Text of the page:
Back in the summer of 2017, in-between a few farewell vacations around Europe, I became a (then-remote) member of the newly-formed Google Brain team in Montreal. My home office offered a stunning view of Belsize Park in northern London, and hosted the entirety of Google Montreal’s RL group: yours truly.
Today, as part of a DeepMind / Google Brain team collaboration, we’re releasing the Hanabi Learning Environment (code and paper), a research platform for multiagent learning and emergent communication based on the popular card game Hanabi. The HLE provides an interface for AI agents to play the game, and comes packaged with a learning agent based on the Dopamine framework. The platform’s name echoes that of the highly-successful Arcade Learning Environment.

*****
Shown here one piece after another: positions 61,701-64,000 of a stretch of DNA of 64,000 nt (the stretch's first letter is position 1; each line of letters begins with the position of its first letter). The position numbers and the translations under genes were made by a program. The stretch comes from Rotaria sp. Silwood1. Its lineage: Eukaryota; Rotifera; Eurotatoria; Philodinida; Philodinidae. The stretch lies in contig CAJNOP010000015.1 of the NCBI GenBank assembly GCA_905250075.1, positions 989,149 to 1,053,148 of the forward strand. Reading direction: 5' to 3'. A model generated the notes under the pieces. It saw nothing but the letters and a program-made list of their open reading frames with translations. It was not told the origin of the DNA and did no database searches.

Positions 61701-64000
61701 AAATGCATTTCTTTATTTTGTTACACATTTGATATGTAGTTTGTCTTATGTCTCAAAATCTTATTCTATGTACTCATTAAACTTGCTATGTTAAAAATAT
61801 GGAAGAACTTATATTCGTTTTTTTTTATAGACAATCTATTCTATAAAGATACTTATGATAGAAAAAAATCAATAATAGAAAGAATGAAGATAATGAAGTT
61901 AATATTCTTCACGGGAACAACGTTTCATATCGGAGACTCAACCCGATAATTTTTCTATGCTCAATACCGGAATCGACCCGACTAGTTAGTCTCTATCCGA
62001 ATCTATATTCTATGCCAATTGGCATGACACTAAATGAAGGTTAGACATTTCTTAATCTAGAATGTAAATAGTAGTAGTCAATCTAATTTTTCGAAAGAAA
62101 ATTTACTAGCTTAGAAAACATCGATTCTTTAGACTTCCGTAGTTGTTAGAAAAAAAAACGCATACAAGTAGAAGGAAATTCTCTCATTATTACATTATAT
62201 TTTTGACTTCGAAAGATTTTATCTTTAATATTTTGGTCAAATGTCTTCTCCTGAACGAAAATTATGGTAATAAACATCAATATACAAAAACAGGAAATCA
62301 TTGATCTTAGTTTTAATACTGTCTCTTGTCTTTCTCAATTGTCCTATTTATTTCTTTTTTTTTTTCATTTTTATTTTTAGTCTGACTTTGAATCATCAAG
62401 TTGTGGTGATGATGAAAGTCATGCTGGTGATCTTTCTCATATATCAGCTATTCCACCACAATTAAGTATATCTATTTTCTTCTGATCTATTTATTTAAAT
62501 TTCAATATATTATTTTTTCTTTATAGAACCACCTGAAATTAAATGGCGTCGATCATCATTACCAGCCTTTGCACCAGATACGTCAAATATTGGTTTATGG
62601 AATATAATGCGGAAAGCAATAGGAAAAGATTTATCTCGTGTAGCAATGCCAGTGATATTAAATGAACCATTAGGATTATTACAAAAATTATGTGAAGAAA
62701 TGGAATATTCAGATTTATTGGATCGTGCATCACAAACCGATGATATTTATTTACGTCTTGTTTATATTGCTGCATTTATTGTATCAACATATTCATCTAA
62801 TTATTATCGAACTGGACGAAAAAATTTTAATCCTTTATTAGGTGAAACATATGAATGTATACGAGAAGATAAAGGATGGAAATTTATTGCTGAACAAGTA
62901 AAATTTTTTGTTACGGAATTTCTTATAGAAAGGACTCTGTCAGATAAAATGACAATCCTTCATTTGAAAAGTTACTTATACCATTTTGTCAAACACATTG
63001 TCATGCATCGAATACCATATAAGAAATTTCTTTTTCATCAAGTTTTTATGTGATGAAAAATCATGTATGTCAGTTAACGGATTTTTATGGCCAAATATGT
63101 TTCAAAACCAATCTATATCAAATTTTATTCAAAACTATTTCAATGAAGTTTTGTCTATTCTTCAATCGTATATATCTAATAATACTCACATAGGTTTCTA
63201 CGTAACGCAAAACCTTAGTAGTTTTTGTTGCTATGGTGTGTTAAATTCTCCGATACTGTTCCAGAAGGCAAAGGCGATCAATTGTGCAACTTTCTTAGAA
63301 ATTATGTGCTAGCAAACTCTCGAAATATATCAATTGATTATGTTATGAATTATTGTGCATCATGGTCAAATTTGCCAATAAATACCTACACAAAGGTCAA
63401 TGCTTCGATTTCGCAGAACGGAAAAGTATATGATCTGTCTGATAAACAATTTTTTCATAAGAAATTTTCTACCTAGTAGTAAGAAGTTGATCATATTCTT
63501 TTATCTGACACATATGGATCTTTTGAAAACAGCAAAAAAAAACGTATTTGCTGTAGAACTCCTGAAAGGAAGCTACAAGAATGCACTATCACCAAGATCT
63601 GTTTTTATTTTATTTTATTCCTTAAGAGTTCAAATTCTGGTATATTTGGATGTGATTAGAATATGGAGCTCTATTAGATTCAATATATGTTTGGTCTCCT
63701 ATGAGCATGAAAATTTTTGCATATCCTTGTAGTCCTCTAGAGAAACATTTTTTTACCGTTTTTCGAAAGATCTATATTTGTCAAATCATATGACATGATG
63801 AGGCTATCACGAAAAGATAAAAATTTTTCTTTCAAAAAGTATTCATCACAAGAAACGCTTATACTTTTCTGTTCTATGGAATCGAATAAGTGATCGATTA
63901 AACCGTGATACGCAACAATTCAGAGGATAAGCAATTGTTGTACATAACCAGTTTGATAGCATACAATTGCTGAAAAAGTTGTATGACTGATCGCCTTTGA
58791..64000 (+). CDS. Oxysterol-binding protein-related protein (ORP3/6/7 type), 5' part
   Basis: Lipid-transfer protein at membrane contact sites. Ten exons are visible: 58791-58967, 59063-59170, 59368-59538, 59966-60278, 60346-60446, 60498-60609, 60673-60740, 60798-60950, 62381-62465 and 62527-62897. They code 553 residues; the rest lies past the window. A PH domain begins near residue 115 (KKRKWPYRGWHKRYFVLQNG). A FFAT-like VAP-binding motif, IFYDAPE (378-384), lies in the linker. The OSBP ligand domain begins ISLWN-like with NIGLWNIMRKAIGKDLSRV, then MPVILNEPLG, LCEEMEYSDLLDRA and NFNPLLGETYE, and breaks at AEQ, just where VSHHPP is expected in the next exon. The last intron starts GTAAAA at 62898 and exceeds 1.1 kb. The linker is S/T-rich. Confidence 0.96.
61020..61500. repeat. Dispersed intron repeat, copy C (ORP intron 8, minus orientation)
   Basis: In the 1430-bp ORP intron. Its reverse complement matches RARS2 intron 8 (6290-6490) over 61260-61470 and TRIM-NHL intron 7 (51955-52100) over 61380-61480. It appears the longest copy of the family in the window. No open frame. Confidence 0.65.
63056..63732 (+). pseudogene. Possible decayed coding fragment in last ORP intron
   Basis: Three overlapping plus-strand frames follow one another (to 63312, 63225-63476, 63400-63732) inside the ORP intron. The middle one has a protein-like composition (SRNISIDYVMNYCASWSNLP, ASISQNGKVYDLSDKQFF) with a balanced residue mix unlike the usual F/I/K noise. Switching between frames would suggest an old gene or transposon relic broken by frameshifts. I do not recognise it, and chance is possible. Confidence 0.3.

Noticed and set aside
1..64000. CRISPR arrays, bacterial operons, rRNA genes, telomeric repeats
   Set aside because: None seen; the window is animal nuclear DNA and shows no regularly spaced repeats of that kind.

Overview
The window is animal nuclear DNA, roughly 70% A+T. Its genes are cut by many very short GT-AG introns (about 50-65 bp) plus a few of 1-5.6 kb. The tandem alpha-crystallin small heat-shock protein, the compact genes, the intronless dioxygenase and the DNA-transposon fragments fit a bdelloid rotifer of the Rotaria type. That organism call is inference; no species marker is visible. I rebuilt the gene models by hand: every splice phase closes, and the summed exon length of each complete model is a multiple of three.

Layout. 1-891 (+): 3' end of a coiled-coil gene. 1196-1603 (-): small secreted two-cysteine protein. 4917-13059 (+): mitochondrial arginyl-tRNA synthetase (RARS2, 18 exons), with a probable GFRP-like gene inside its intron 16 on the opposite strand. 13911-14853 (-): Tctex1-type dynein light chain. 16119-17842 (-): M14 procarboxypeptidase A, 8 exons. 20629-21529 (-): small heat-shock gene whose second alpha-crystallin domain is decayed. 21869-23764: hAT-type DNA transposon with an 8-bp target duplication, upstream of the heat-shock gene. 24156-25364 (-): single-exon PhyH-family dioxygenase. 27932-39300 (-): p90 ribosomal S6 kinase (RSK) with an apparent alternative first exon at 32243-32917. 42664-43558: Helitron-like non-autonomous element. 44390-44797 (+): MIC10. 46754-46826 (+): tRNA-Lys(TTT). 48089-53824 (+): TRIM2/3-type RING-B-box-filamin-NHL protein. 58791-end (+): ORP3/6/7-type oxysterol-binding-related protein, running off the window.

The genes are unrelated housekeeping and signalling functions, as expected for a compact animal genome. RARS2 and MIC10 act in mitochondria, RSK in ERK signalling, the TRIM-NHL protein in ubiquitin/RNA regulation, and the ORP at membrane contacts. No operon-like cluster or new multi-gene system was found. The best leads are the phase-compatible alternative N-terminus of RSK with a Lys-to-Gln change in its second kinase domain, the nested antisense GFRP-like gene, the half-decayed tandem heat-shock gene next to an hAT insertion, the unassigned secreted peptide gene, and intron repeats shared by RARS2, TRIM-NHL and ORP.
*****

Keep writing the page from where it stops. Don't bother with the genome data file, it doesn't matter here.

At the Deep Reinforcement Learning Symposium at NIPS this year I had the pleasure of shaking hands with Dimitri Bertsekas, whose work has been foundational to the mathematical theory of reinforcement learning. I still turn to Neuro-Dynamic Programming (Bertsekas and Tsitsiklis, 1996) when searching for tools to explain sample-based algorithms such as TD. Earlier this summer I read parts of Dynamic Programming and Optimal Control: Volume 2, which is full of gems that could get grown into a full-blown NIPS or ICML paper (try it yourself). You can imagine my excitement at finally meeting the legend. So when he candidly asked me, "What's deep reinforcement learning, anyway?" it was clear that "Q-learning with neural networks" wasn't going to cut it.